The city of Lovelands, Colorado announced Monday that it is opening an independent probe into police officers’ treatment of Karen Garner, a 73-year-old woman with dementia who had walked out of a Walmart without paying for some items worth roughly $14 before returning them to employees outside. She was forcibly arrested in an incident that resulted in her arm being broken and her shoulder dislocated, reports the Washington Post. Following days of outcry after the release of bodycam footage of the event, Colorado’s Eighth Judicial District Attorney Gordon McLaughlin said that his office’s critical response team will also investigate whether there was “any potential criminal behavior” by the Loveland officers. The Loveland Police Department has also suspended Officer Austin Hopp, who initially handcuffed Garner; two others who were on the scene, Officer Daria Jalali and Sgt. Phil Metzler, have been placed on administrative duty while the investigation is carried out.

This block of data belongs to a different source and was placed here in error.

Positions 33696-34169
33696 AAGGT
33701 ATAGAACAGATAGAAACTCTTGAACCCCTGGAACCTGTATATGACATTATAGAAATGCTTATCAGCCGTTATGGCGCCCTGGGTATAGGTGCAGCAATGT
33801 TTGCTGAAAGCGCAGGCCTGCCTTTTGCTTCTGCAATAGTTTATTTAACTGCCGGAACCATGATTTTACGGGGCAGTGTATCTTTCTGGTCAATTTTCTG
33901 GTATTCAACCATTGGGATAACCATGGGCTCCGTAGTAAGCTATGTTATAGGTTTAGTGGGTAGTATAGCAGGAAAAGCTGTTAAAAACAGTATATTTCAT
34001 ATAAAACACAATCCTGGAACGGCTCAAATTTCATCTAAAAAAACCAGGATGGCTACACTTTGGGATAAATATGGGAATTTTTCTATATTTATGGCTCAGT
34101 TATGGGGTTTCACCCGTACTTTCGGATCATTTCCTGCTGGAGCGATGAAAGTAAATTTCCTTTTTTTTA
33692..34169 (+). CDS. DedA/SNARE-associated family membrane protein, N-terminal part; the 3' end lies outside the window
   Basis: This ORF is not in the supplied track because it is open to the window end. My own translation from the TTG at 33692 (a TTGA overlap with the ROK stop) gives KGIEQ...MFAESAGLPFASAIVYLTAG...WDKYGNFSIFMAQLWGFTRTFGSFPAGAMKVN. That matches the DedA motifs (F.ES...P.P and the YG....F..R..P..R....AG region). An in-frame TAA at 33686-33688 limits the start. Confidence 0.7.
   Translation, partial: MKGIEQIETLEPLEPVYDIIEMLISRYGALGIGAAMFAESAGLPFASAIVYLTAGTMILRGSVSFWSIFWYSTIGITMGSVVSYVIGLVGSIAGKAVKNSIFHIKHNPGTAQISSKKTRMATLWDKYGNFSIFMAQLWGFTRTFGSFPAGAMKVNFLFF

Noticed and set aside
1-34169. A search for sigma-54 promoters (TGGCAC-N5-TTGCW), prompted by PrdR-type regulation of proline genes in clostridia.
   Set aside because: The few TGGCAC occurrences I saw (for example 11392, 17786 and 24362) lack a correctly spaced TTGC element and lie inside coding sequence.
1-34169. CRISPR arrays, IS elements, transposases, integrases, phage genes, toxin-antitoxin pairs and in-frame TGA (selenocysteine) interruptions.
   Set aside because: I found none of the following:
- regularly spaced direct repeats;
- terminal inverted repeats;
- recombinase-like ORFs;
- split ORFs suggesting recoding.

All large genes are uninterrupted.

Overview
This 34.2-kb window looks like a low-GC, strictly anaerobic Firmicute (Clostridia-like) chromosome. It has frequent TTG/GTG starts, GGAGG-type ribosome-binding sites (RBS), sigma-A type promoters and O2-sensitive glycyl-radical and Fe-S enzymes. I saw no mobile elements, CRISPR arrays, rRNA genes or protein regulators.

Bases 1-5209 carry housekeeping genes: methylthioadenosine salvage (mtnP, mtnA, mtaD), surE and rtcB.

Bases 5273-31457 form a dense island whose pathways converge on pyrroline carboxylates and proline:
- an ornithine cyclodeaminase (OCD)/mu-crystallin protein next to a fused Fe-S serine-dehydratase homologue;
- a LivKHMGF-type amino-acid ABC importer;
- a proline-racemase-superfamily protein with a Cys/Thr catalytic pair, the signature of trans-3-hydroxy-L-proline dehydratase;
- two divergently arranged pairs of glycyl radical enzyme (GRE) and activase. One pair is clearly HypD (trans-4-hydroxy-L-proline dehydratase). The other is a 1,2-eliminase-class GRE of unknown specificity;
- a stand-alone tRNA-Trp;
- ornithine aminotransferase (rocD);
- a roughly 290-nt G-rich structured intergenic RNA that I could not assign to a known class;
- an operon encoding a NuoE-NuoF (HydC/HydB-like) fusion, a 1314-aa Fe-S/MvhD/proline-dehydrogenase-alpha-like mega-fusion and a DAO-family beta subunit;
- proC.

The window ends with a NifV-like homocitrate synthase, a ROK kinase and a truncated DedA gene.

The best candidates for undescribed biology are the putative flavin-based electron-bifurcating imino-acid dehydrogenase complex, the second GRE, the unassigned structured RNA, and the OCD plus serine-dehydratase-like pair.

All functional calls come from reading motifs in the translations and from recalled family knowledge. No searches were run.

Garner’s family filed a federal lawsuit against the city last week. In the lawsuit, her family argued that a mental health crisis team would have been a more appropriate response than a violent arrest. In addition to dementia, her family said, she has sensory aphasia, a condition that leaves her unable to understand speech or to communicate easily and that these conditions left her unable to understand the police officers’ demands when they attempted to stop her and ordered her to stop struggling. While the city said that its third-party investigation, which will likely be carried out by Loveland’s insurance carrier, will determine whether the officers broke policies in the arrest, McLaughlin’s office said in a statement that their separate criminal probe will “not only ensure there is accountability for any potential criminal behavior but will also give our community the information and framework with which to evaluate our performance and have faith in the results of our investigations.”